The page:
I used registered receipt mail. after 3 weeks, I haven't even gotten THAT back.

so I call in, talk to a woman for 2 minutes, get put on hold for 16 minutes (not, "like 16 minutes," which might be 8 minutes. this is 16 minutes per my cell phone timing of it). then I get cut off.

I call back and get Ray Romano - no, he must make too much in residuals, so it's a sound-alike. I ask how it is possible that after 3 weeks, they were unable even to confirm receipt (it's not like they have to do anything after that). He stammers, then says, "We're kinda backed up."

I said, well, I got the ticket a month ago and don't feel like finding out my license was suspended because the ticket is unpaid even though I want to pay it. In fact, I offered to pay it on the spot.

"you're fine," he says. we'll see.

btw, the cop who handed me my ticket smugly said, "It's Speed Month."

   288. What did Billy Ripken have against ElRoy Face? Posted: September 11, 2018 at 05:27 PM (#5742447)
They're really excited about capital letters, huh? I guess it's a novelty.
This is superb.
   289. What did Billy Ripken have against ElRoy Face? Posted: September 11, 2018 at 05:32 PM (#5742449)
I had some really good chicharrones in Washington Heights the other day.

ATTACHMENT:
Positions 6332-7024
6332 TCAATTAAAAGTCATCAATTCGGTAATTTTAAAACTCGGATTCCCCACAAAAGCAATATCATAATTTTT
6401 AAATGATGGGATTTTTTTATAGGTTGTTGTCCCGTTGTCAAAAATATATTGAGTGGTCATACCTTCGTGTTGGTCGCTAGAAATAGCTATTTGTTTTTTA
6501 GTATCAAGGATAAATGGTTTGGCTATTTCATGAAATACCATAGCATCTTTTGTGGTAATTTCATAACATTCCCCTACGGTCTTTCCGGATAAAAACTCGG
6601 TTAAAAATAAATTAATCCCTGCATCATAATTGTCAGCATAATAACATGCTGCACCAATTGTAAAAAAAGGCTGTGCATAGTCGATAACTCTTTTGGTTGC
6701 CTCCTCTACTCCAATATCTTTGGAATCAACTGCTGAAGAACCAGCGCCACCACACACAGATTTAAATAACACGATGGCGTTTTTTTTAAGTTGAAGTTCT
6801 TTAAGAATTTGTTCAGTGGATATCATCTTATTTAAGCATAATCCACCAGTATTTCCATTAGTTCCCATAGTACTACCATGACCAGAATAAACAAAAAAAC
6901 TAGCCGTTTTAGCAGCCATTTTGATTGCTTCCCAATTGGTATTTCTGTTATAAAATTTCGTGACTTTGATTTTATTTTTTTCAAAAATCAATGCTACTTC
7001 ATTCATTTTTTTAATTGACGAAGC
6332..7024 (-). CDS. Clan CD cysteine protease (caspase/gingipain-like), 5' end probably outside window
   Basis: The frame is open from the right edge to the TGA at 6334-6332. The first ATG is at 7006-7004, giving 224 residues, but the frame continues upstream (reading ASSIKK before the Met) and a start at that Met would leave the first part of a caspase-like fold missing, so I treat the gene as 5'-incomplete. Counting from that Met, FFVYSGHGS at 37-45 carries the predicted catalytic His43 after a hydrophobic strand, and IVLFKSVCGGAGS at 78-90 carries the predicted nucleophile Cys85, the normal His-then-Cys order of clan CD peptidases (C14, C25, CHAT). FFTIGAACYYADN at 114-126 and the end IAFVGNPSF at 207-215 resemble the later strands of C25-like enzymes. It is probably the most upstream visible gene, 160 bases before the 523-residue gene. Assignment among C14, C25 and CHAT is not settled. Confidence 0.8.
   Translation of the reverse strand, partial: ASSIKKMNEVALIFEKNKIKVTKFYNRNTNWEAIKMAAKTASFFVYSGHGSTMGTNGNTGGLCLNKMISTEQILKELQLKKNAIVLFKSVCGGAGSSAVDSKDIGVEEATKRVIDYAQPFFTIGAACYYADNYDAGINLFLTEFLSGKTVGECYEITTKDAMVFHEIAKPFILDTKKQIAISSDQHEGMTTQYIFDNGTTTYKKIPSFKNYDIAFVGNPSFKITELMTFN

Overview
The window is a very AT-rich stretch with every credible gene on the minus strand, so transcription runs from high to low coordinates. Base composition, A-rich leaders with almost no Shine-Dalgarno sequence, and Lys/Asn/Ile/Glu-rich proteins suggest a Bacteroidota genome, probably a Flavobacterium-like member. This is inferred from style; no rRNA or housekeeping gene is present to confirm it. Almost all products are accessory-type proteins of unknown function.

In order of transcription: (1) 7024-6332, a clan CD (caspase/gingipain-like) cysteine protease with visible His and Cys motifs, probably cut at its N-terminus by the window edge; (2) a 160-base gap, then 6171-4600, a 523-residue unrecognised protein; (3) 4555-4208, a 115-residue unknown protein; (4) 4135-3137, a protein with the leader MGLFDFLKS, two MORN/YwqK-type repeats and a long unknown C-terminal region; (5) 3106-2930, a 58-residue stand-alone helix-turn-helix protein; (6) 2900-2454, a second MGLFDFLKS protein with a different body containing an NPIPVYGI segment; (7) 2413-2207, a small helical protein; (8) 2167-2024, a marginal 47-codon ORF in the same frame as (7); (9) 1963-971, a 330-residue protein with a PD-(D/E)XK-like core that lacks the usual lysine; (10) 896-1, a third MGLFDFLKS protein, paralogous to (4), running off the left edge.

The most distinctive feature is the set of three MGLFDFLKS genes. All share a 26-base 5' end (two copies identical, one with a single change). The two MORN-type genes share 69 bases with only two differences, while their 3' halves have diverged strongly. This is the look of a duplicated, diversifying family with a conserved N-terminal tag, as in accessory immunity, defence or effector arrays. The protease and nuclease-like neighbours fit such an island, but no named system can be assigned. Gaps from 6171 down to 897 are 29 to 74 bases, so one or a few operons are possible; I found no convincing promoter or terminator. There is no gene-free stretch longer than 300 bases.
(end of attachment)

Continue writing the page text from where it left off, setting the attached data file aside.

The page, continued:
Mmm. Love me some chicharrones, provided they're served by themselves and not with salsa and whatnot in a taco, in which case they just turn to mush. Were these the ones that are pretty much all skin, or did they have a good amount of meat on them as well? I prefer the latter.
   290. Count Vorror Rairol Mencoon (CoB) Posted: September 11, 2018 at 06:54 PM (#5742493)
They are one of the most unique stories in pop/rock history.


The Jimi Hendrix Experience opening for the Monkees tour must have been one of the weirder experiences, even for the time period ...


Micky Dolenz was the first Monkee to “discover” Hendrix; while visiting New York in the spring of 1967, a friend advised him to check out this amazing musician in the Village who played the guitar with his teeth. Dolenz was impressed but didn’t remember the guitarist’s name until he saw The Jimi Hendrix Experience onstage at the Monterey Pop Festival several months later. The Monkees were about to embark on a U.S. concert tour and Dolenz strongly recommended hiring Jimi Hendrix and his band as their opening act. Peter Tork and Michael Nesmith supported the choice; both were anxious to be accepted as serious musicians and believed that Hendrix would lend them some credibility among rock critics and older record buyers. “Besides,” Tork would later say, “it would give us the chance to watch Jimi Hendrix perform night after night!”

Jimi, on the other hand, thought The Monkees’ music was “dishwater,” but his manager convinced him to sign on for the tour. Hendrix already had three hits in England but was virtually unknown in America. His manager wanted to capitalize on the buzz generated by his client’s Monterey Pop performance, and The Monkees were just about the biggest act in the country at that time. What could go wrong?


Link

   291. PreservedFish Posted: September 11, 2018 at 08:41 PM (#5742540)